This topic discusses how to use the statistical functions with the **transforming commands** `chart`

, `timechart`

, `stats`

, `eventstats`

, and `streamstats`

.

- For more information about the stat command and syntax, see the "stats" command in the
*Search Reference*. - For the list of stats functions, see "Statistical and charting functions" in the
*Search Reference*.

## About the stats commands and functions

The `stats`

, `streamstats`

, and `eventstats`

commands each enable you to calculate summary statistics on the results of a search or the events retrieved from an index. The `stats`

command works on the search results as a whole. The `streamstats`

command calculates statistics for each event at the time the event is seen, in a streaming manner. The `eventstats`

command calculates statistics on all search results and adds the aggregation inline to each event for which it is relevant. See more about the differences between these commands in the next section.

The `chart command`

returns your results in a data structure that supports visualization as a chart (such as a column, line, area, and pie chart). You can decide what field is tracked on the x-axis of the chart. The `timechart command`

returns your results formatted as a time-series chart, where your data is plotted against an x-axis that is always a time field. Read more about visualization features and options in the Visualization Reference of the Data Visualization Manual.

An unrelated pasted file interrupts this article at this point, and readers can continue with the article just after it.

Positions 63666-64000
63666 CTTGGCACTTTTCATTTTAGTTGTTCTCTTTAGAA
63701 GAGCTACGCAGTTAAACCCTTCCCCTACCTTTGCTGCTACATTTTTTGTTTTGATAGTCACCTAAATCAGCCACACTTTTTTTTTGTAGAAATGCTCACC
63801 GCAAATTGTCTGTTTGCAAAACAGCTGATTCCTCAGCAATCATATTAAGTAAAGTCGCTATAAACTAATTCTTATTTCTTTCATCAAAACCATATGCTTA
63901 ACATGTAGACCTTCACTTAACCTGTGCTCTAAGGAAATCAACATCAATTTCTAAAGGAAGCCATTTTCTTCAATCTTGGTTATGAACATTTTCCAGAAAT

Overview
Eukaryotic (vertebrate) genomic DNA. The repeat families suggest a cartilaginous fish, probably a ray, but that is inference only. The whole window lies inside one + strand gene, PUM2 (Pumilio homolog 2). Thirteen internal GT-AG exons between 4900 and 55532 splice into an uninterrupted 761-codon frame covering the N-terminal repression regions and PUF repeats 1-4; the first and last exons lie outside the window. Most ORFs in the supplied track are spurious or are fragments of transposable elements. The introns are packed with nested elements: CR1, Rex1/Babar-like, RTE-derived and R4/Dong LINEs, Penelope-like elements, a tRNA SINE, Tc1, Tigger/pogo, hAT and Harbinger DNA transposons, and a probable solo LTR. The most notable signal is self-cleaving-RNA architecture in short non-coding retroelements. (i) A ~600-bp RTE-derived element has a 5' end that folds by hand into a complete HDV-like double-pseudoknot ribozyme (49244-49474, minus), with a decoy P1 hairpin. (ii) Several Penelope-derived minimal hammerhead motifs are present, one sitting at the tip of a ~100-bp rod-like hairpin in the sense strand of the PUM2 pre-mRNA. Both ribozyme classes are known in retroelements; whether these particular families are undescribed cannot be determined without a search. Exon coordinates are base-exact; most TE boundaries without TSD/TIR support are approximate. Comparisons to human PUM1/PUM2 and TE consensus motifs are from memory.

The `stats`

, `chart`

, and `timechart`

commands (and their related commands `eventstats`

and `streamstats`

) are designed to work in conjunction with statistical functions. The list of statistical functions lets you count the occurrence of a field and calculate sums, averages, ranges, and so on, of the field values.

For the list of statistical functions and how they're used, see "Statistical and charting functions" in the *Search Reference*.

## Stats, eventstats, and streamstats

The `eventstats`

and `streamstats`

commands are variations on the `stats`

command.

The `stats`

command works on the search results as a whole and returns only the fields that you specify. For example, the following search returns a table with two columns (and 10 rows).

`sourcetype=access_* | head 10 | stats sum(bytes) as ASumOfBytes by clientip`

The `ASumOfBytes`

and `clientip`

fields are the only fields that exist after the stats command. For example, the following search returns empty cells in the `bytes`

column because it is not a result field.

`sourcetype=access_* | head 10 | stats sum(bytes) as ASumOfBytes by clientip | table bytes, ASumOfBytes, clientip`

To see more fields other than `ASumOfBytes`

and `clientip`

in the results, you need to include them in the stats command. Also, if you want to perform calculations on any of the original fields in your raw events, you need to do that before the stats command.

The `eventstats`

command computes the same statistics as the `stats`

command, but it also aggregates the results to the original raw data. When you run the following search, it returns an events list instead of a results table, because the eventstats command does not change the raw data.